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Record Retention Guidelines

Records Retention Policies and Schedules

Every organization must keep records to satisfy legal and business needs. Destroying these records too soon can be costly in a number of ways, some more obvious than others. But keeping records too long has inherent dangers as well. Simply put, records retention scheduling is an integral part of protecting your information and technology assets.

What constitutes business records may seem obvious, but according to law, may be surprising. Many individuals maintain and save what they believe are their own personal or private records. Items like notes relating to meetings, calendars and various papers and forms relating to work they have done on behalf of their company, whether designated “official paperwork” or not. Whatever reasons employees have for saving these records, courts view them as belonging to their organizations and therefore open to access.

When not sure if particular records should be destroyed, it’s always best to hold on to them. Destroying records that are later deemed vital to your business, for whatever reason, can put your organization in financial trouble. So with the risks on both sides of the destruction coin, how do you know what to keep and for how long? In other words, how do you develop a proper retention program?

Developing the Right Program

The myriad of rules and laws dealing with records retention is a big reason many companies avoid the issue and just store everything away, or worse, make up their destruction policy as they go along.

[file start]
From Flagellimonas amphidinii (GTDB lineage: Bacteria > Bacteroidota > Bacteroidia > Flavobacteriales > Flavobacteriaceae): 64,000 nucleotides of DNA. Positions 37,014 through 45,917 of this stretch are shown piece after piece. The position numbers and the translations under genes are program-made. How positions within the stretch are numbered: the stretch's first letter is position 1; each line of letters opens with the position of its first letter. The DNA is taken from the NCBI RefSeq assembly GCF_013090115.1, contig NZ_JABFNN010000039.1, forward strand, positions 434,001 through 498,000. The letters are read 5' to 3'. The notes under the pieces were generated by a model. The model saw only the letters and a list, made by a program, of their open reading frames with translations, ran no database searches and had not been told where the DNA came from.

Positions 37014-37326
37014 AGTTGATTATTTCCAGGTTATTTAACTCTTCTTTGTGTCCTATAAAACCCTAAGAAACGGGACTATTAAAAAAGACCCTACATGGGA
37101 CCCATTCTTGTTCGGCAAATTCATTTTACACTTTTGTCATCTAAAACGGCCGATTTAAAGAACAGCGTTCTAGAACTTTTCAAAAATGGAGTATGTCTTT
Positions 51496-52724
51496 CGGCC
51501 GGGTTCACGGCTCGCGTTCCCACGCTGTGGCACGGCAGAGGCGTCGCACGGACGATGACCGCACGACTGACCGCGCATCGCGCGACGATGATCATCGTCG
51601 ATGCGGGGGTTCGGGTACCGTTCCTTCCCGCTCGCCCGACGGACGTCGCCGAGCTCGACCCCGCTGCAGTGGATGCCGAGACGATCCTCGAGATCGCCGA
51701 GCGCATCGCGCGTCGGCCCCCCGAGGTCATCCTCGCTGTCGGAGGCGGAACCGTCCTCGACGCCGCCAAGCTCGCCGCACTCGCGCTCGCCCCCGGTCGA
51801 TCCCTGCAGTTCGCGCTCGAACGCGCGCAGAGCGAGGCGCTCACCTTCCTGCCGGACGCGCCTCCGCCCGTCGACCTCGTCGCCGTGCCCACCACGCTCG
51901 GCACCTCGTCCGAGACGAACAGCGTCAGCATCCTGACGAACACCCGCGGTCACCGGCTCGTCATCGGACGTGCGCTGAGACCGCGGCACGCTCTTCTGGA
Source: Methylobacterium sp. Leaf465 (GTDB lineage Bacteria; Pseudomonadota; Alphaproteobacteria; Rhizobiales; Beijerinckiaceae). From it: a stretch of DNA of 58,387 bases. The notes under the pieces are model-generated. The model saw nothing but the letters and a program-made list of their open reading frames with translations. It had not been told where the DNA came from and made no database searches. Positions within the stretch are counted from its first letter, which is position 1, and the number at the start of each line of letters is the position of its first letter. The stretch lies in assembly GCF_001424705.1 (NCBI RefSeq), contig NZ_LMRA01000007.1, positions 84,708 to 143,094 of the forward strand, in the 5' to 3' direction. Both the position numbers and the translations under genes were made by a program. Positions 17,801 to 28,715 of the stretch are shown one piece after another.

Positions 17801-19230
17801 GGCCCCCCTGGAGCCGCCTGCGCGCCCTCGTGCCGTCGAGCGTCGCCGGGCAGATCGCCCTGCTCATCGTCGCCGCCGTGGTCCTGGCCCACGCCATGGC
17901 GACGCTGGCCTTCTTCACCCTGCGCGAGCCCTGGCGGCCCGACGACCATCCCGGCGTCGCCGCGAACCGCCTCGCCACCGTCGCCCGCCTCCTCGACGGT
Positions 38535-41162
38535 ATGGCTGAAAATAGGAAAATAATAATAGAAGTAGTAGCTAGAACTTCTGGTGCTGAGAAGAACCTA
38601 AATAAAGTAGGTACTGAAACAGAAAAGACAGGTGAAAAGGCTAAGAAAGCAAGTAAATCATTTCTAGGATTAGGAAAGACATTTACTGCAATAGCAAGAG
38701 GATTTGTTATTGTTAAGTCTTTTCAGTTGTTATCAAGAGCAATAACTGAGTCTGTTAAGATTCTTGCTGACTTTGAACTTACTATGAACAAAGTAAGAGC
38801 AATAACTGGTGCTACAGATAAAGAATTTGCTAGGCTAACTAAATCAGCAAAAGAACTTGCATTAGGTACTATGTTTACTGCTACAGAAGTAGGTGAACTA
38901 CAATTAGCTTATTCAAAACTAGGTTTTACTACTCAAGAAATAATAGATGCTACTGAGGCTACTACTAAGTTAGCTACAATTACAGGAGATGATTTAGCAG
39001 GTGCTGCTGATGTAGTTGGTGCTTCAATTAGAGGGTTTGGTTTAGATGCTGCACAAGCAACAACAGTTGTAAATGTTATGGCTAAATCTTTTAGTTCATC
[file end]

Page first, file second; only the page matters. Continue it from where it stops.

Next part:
A proper records management program includes legal research to accurately determine your records retention requirements. The right policies as well as the right storage believe are their own personal or private records, facilities are equally important. Records that are stored but not indexed properly or are inaccessible or unprotected are paths leading to trouble. Whatever reasons employees have for saving a retention schedule review needs to be sent to all department heads prior to the end of every fiscal year for approval of records for destruction or request for specific files to be saved. The list of records to be destroyed is specified per procedures and sent along with a letter to Penn Records Management. Specific files may be pulled and reboxed, while boxes that have been identified for destruction are confirmed in writing and then destroyed.

All tracking records are systematically updated and a Certificate of Destruction is issued. This procedure is only possible with the proper indexing of the files that are stored. Planned from the beginning, the indexing work allows for the organized follow-through throughout the full retention and destruction process. A sound records management program can have a positive financial impact and help maintain a good client relationship.

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